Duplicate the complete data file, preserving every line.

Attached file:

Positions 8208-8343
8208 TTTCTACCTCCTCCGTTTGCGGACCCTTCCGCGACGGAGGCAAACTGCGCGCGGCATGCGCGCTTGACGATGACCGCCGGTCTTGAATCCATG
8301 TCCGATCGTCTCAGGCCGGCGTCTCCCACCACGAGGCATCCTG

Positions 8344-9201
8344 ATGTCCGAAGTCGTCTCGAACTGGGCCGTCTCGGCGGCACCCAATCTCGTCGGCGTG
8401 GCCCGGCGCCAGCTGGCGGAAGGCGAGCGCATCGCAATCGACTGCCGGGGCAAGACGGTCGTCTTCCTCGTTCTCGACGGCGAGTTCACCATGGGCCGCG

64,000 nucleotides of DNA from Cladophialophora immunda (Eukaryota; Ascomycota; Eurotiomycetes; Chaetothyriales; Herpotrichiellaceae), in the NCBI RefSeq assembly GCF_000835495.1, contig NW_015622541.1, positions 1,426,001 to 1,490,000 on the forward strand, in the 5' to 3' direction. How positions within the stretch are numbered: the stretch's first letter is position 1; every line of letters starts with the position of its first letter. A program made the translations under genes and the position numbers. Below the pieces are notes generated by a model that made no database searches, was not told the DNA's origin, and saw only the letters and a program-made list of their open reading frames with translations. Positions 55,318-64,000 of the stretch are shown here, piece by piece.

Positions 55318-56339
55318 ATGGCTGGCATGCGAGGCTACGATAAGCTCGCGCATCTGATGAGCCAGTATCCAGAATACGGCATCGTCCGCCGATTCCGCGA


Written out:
Positions 8208-8343
8208 TTTCTACCTCCTCCGTTTGCGGACCCTTCCGCGACGGAGGCAAACTGCGCGCGGCATGCGCGCTTGACGATGACCGCCGGTCTTGAATCCATG
8301 TCCGATCGTCTCAGGCCGGCGTCTCCCACCACGAGGCATCCTG

Positions 8344-9201
8344 ATGTCCGAAGTCGTCTCGAACTGGGCCGTCTCGGCGGCACCCAATCTCGTCGGCGTG
8401 GCCCGGCGCCAGCTGGCGGAAGGCGAGCGCATCGCAATCGACTGCCGGGGCAAGACGGTCGTCTTCCTCGTTCTCGACGGCGAGTTCACCATGGGCCGCG

64,000 nucleotides of DNA from Cladophialophora immunda (Eukaryota; Ascomycota; Eurotiomycetes; Chaetothyriales; Herpotrichiellaceae), in the NCBI RefSeq assembly GCF_000835495.1, contig NW_015622541.1, positions 1,426,001 to 1,490,000 on the forward strand, in the 5' to 3' direction. How positions within the stretch are numbered: the stretch's first letter is position 1; every line of letters starts with the position of its first letter. A program made the translations under genes and the position numbers. Below the pieces are notes generated by a model that made no database searches, was not told the DNA's origin, and saw only the letters and a program-made list of their open reading frames with translations. Positions 55,318-64,000 of the stretch are shown here, piece by piece.

Positions 55318-56339
55318 ATGGCTGGCATGCGAGGCTACGATAAGCTCGCGCATCTGATGAGCCAGTATCCAGAATACGGCATCGTCCGCCGATTCCGCGA